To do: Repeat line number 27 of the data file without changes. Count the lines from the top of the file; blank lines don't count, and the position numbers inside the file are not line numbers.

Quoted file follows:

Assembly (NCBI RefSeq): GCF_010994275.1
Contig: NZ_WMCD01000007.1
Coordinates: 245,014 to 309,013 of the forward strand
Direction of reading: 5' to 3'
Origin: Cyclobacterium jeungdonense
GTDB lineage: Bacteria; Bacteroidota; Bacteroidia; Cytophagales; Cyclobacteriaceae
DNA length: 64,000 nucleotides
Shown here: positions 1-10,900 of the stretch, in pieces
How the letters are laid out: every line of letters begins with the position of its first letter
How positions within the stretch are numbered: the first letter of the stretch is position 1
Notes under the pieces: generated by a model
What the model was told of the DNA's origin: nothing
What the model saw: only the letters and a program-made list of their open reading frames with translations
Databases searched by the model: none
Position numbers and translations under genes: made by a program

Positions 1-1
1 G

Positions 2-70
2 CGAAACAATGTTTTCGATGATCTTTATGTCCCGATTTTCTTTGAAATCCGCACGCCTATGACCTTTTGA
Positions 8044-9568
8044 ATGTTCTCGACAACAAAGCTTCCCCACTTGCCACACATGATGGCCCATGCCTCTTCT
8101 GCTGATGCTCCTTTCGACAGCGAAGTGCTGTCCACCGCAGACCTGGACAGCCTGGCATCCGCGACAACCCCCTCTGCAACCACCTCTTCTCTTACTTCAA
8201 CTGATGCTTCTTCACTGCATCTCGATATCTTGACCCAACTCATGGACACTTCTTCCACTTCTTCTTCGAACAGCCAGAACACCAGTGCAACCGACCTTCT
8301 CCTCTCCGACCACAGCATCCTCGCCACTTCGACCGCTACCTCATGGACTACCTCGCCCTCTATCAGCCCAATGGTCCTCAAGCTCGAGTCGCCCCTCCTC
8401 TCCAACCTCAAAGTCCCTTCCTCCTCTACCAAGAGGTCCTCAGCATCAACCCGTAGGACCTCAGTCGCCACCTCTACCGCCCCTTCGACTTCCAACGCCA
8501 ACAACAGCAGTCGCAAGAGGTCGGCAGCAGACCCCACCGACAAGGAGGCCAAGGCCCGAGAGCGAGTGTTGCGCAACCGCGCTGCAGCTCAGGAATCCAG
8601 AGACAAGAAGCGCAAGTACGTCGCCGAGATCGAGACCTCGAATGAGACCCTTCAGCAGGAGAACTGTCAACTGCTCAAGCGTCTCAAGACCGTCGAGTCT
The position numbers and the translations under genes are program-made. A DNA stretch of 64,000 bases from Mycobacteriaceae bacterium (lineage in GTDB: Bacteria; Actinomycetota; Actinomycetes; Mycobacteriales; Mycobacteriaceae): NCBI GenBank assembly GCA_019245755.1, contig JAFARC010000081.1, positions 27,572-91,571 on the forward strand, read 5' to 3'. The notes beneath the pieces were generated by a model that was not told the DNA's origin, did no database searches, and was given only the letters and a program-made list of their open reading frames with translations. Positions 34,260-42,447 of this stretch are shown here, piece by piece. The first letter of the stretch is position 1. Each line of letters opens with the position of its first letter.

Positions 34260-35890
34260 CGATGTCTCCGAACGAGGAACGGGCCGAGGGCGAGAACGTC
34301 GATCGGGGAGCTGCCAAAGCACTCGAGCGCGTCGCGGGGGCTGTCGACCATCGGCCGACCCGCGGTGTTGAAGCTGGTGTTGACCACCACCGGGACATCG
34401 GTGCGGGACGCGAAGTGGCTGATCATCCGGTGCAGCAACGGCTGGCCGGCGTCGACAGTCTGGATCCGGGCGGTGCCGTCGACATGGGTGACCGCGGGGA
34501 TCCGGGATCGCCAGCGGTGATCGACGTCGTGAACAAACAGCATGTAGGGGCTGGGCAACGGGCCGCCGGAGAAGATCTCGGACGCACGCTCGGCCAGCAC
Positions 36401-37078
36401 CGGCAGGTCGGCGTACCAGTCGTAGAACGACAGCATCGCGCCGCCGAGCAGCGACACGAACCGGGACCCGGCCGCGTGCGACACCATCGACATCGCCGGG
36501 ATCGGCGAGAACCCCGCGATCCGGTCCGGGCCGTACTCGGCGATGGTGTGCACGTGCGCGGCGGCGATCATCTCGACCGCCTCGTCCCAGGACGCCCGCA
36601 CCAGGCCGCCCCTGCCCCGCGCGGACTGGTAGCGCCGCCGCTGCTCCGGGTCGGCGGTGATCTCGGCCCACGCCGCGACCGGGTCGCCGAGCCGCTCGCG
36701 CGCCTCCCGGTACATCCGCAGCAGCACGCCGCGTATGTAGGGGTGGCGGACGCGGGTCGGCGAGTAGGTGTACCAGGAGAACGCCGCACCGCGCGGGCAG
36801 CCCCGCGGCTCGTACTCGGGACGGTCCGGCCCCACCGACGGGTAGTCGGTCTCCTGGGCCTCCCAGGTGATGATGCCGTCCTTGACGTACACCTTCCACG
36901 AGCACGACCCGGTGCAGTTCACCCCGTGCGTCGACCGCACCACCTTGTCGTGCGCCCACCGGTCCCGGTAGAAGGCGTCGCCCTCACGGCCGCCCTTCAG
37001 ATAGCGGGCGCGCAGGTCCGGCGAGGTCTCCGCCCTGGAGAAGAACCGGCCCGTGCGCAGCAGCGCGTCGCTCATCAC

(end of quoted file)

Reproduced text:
8601 AGACAAGAAGCGCAAGTACGTCGCCGAGATCGAGACCTCGAATGAGACCCTTCAGCAGGAGAACTGTCAACTGCTCAAGCGTCTCAAGACCGTCGAGTCT